See the commentary on panic over coronavirus and politics and other recent commentaries posted about panic. We don’t NEED to panic.
So what do we do?
- Keep ourselves healthy, with plenty of food, water, medicine, and other supplies on hand for whatever mess government causes (or fails to prevent).
- Keep considering others: as simple as covering your mouth with a handkerchief or tissue when you cough or sneeze, or letting someone get in line ahead of you.
- Keep ourselves armed for self-defense against the petty criminals that government uses to excuse their power. And against the organized, official criminals that ARE government. At the same time, be polite.
- Keep your ears and eyes open for con-artists, in and out of government. Call them out as needed to protect yourself and others.
- Don’t depend on or trust banks – central or otherwise. Or credit card companies. Or stock markets and advisors!
- Don’t expect government to help. Or keep promises. But keep our own promises.
- Don’t believe everything you hear, read, or even see – check out the real story. And tell the truth yourself.
In other words, business as usual. At least for lovers of liberty.
Some more detailed suggestions and encouragement.
A friend and correspondent posted this about Beer Flu:
One of the worst days so far for the coronavirus was February 10 2020. One that day, 108 persons in China reportedly died of the virus.
But, on the same day, 26,283 people died of cancer, 24,641 people died of heart disease, 4,300 people died of diabetes and, on that day, suicide took more lives than the virus did – by 28 times. Moreover, mosquitoes kill 2,740 people every day, humans kill 1,300 fellow humans every day and snakes kill 137 people every day.
Another correspondent told me, basically you have 1.5 – 2 chances in 100 to die from Beer Flue which is almost about the same of dying in a car accident or an overdose of opioids. We can also note that flu deaths in the Fifty States vary tremendously from year to year but seem to have averaged about 26,000 per year for the last three decades. Since flu and deaths from flu are concentrated in the winter months, more than likely several hundred people in the Fifty States died from flu on 10 February. And again on 1 March (when six people died in Washington State from COVID-19).
All but the most rabidly-paranoid people (and experts) recommend doing things not much differently from during ANY flu season:
- Wash your hands and face frequently – use hand sanitizer (alcohol-based) often.
- Cover your mouth and nose when you sneeze or cough – and to do when other people sneeze and cough near you.
- Stay warm, dry, and rested – especially if you are in poor health, very young or very old. Get enough rest and avoid stress.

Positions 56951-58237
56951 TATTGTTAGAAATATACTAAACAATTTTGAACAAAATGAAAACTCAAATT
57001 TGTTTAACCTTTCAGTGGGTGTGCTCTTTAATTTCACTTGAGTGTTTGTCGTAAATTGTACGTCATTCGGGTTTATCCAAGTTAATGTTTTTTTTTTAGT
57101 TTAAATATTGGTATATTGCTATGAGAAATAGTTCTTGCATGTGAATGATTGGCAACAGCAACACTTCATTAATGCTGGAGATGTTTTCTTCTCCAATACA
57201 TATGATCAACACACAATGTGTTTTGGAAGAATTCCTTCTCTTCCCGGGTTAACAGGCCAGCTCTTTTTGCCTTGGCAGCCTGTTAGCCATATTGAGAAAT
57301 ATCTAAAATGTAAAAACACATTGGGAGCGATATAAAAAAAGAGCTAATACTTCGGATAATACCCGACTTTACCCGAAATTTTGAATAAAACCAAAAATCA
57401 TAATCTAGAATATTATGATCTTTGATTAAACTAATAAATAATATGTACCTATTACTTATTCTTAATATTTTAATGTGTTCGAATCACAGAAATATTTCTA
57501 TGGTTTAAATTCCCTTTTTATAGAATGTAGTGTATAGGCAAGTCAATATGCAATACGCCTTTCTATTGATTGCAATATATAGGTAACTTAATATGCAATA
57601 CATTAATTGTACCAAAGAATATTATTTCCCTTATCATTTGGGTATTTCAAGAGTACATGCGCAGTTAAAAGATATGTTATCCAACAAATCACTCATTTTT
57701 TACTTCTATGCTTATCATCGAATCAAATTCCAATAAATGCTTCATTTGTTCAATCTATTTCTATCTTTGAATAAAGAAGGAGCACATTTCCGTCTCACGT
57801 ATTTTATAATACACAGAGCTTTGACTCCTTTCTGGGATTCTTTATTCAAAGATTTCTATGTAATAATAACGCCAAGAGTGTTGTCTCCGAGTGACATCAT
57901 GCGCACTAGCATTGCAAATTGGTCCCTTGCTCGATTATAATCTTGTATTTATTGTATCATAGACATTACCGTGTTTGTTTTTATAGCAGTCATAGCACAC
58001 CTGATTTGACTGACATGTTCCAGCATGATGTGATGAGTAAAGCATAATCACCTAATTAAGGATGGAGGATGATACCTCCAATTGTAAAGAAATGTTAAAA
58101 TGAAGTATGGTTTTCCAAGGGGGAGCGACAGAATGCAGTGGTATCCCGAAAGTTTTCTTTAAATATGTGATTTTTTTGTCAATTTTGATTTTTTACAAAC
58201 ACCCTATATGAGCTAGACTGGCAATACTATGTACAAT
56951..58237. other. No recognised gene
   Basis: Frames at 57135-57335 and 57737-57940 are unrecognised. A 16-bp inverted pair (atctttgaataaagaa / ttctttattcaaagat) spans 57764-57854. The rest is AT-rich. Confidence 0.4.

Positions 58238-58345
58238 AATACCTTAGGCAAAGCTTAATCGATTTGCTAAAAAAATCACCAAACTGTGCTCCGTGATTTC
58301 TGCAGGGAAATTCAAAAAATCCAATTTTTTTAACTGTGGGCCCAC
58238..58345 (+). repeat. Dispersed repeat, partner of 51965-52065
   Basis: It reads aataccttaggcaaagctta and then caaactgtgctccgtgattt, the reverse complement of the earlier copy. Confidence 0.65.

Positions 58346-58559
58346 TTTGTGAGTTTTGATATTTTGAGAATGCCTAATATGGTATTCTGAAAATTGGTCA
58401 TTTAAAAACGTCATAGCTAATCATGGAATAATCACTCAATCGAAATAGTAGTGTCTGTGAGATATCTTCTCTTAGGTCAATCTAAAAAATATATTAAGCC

- If you do become sick, get MORE rest, drink plenty of fluids, don’t overexert yourself, and avoid other sick people.
- Eat “right” – avoid excessive caffeine, calories, junk food, and alcohol.
It is OTHER people’s panic (including that of government officials) that put us at greater danger. So also do these things:
- Be prepared for government agencies – including schools – to shut down, often with little warning.
- Be prepared for government to force private businesses and organizations to shut down. Again with little warning. If not force, then “strongly encourage.”
- Expect transportation and utility shutdowns, delays, and slowdowns. Maintain adequate supplies of medicine (especially prescription medicines), food, and potable and non-potable water.
- Expect delays in deliveries of virtually everything. But especially anything manufactured in China or other Asian countries.
- Be prepared for people to hoard food and buy up supplies of anything and everything.
- Expect prices to rise, based on demand. And then for supplies to vanish when government imposes price controls. Even local governments.
- Expect government demands on quarantine, no-travel, and mandatory closure of almost every sort of business and institution. Such as banks.
- Expect scamming efforts to ratchet up, claiming magic cures, protection, survival supplies, demands for help, and more.
This is, of course, a broad but partial list. We could discuss disinfecting paper money (even coins) and checks; avoiding hardcopy mail and publications, other people’s pets, our own pets if they roam outdoors, and much more.
But none of these things should be out of the ordinary preparations for any one who loves liberty or lives in rural or frontier areas, especially in the Great Plains and the Rocky Mountains, Great Basin, and the Sierra Nevada.
For example, as I wrote this on the 2nd of March, several hundred miles of Interstate 80 across Wyoming have been closed since early Monday (if not late Sunday) and are not expected to reopen for traffic until sometime Tuesday afternoon. Perhaps the 1st or 2nd busiest transcontinental highway in North America is closed for 36 hours or more. Tens of thousands of semi-trucks are stopped and stranded temporarily somewhere from Salt Lake on the West to Cheyenne on the East. As are tens of thousands of motorists and smaller vehicles. Last week, it was most of South Dakota and Nebraska that was shutdown for a day or more due to a snow storm. A new storm can come in any time.
As for politics, once again, this is business as usual, if a bit more hyper than normal. Whether it is Trump that is reelected, or Biden or Sanders that is able to oust him, the vast bureaucracy and the vast military-industrial complex will continue to function. And make life miserable – a bit more or a bit less – for billions of people. The same thing holds true for the various state and local governments. It is highly unlikely that anyone will go whole-hog AOC/Greta/Sanders socialist or watermelon Communist (green on the outside, red inside). Much less all out libertarian: even the minarchist version.